• GS Southern Arizona

Supporting Local Women: Cheryl Horvath

We celebrate Women's History Month to remind ourselves of the accomplishments of women throughout the years to our culture and society. From science to politics, it's is a chance to reflect on the trailblazing women who lead the way for change.


Cheryl Horvath, Tucson’s third-ever woman fire chief, is a literal and figurative boss.


How did you become involved with Girl Scouts? How are you tied into the Girl Scout movement?


I became involved with the Girl Scouts in 2008/09 as a member of the GS Board of Directors in Tucson. At the same time, I was working with a peer to promote a camp (Camp Fury) for young women designed to encourage girls to consider a career in the fire service. We initiated a partnership with the Girl Scouts of Southern Arizona, and twelve years later, we are proud to say that we have conducted the camp annually and grown the program across the country via the Girl Scouts connection.


How/Why did you get involved with the community through your line of work?

As a public safety professional, it is important to connect with our local communities in any way possible. This connection allows for increased understanding of what we do in fire and emergency services and educates us on what the community needs and expects from us. It is also another way for us to give back to our communities.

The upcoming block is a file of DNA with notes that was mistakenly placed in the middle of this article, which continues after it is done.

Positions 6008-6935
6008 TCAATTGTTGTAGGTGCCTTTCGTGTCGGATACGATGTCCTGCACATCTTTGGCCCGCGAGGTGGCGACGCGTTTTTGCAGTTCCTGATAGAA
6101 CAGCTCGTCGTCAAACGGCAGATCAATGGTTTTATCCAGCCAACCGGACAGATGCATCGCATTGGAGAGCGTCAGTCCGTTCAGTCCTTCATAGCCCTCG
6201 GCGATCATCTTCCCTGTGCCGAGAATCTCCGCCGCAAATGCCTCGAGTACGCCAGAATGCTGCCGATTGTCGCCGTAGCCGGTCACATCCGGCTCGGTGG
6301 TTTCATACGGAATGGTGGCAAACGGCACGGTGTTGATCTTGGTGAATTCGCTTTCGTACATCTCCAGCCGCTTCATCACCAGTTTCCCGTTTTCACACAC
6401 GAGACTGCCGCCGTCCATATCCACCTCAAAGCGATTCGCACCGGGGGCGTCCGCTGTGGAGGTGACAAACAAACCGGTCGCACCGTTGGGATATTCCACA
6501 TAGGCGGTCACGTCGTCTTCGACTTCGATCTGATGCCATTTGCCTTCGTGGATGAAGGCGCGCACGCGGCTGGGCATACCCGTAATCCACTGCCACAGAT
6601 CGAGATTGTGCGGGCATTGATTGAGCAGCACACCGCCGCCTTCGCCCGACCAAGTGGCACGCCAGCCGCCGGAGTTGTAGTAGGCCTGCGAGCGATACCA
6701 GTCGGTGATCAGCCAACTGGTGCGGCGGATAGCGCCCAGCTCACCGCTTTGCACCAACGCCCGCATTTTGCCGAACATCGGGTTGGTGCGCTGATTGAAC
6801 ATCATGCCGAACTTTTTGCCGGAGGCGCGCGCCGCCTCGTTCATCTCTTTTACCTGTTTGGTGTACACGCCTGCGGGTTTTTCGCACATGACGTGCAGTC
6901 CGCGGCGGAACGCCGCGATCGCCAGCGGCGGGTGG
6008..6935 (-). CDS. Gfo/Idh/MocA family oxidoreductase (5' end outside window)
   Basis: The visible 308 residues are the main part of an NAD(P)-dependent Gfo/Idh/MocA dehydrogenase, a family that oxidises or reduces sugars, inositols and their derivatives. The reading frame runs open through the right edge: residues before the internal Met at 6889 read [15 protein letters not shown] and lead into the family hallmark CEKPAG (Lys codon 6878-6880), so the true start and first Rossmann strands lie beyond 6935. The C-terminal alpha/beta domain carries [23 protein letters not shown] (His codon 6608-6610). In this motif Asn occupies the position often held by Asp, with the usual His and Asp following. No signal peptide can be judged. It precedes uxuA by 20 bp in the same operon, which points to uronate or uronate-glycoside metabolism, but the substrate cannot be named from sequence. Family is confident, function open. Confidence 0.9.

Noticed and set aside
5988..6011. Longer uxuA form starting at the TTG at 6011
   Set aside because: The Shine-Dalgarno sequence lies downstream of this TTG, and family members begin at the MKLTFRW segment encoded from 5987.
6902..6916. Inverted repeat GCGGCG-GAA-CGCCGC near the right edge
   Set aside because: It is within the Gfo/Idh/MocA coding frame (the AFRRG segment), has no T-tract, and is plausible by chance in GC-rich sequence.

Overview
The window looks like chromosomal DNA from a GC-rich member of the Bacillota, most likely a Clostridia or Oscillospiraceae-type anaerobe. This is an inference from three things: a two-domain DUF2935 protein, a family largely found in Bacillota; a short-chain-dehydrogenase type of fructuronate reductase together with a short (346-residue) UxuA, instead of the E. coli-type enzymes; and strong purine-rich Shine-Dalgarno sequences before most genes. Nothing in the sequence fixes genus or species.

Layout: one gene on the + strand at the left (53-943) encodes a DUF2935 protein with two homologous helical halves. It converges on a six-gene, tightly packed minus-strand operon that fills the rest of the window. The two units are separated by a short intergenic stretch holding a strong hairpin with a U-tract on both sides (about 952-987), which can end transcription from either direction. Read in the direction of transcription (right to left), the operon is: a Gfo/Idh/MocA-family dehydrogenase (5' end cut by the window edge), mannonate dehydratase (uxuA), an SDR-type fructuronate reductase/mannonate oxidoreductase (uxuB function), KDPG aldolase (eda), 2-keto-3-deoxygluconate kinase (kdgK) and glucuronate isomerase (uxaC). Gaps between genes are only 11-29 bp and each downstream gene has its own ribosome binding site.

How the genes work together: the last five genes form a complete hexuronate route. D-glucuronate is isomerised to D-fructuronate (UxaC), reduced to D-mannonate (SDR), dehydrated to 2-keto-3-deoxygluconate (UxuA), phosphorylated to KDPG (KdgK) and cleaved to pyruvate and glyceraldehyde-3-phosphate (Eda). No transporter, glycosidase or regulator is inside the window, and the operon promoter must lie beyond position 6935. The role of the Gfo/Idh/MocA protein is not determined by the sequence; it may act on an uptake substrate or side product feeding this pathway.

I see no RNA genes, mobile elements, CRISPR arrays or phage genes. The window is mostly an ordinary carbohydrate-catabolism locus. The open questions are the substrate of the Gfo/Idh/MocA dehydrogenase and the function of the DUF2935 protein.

What are your goals for the next three to five years?

My personal goal in the next three to five years is to retire professionally and find alternative ways to volunteer and/or contribute to the greater Tucson community in another capacity. I am approaching thirty years of service in fire and emergency services, and personally ready to move on from here.


What is one thing you’ve accomplished in your life that you are proud of?

While I am incredibly proud of my years of service in public safety, I am most proud of the Camp Fury program and what it has meant to the Girl Scout movement as well as to encouraging girl empowerment and leadership in our communities. I think when we have the chance to be part of something much bigger than ourselves, those are the most rewarding experiences.


Give us one word that describes you the best, and why!

Tough question as it is always difficult to describe sixty years of life experience in one word. I would say the best word to describe me is “committed.” I am committed to my job by bringing my best effort every day. I am committed to those who work at Tubac Fire District to ensure they have the resources and support they need to be successful. I am committed to the Tubac community to ensure our Fire District is meeting their needs. I am committed to my personal relationships with family and friends to be my best self. And I am committed to my own health and wellness so that I am able to live a long life especially as retirement approaches.


I remember some advice that my father gave me when I was young and entering professional employment. He said “when life is difficult, put your head down and work hard.” I have tried to live my life that way. It has helped me stay focused on the task at hand and not get bothered or distracted by things happening around me that I have no control over. Life is about adversity sometimes and being resilient. Learning how to work through the tough times is the best education you can have.

Get to know Cheryl and team members in his video!


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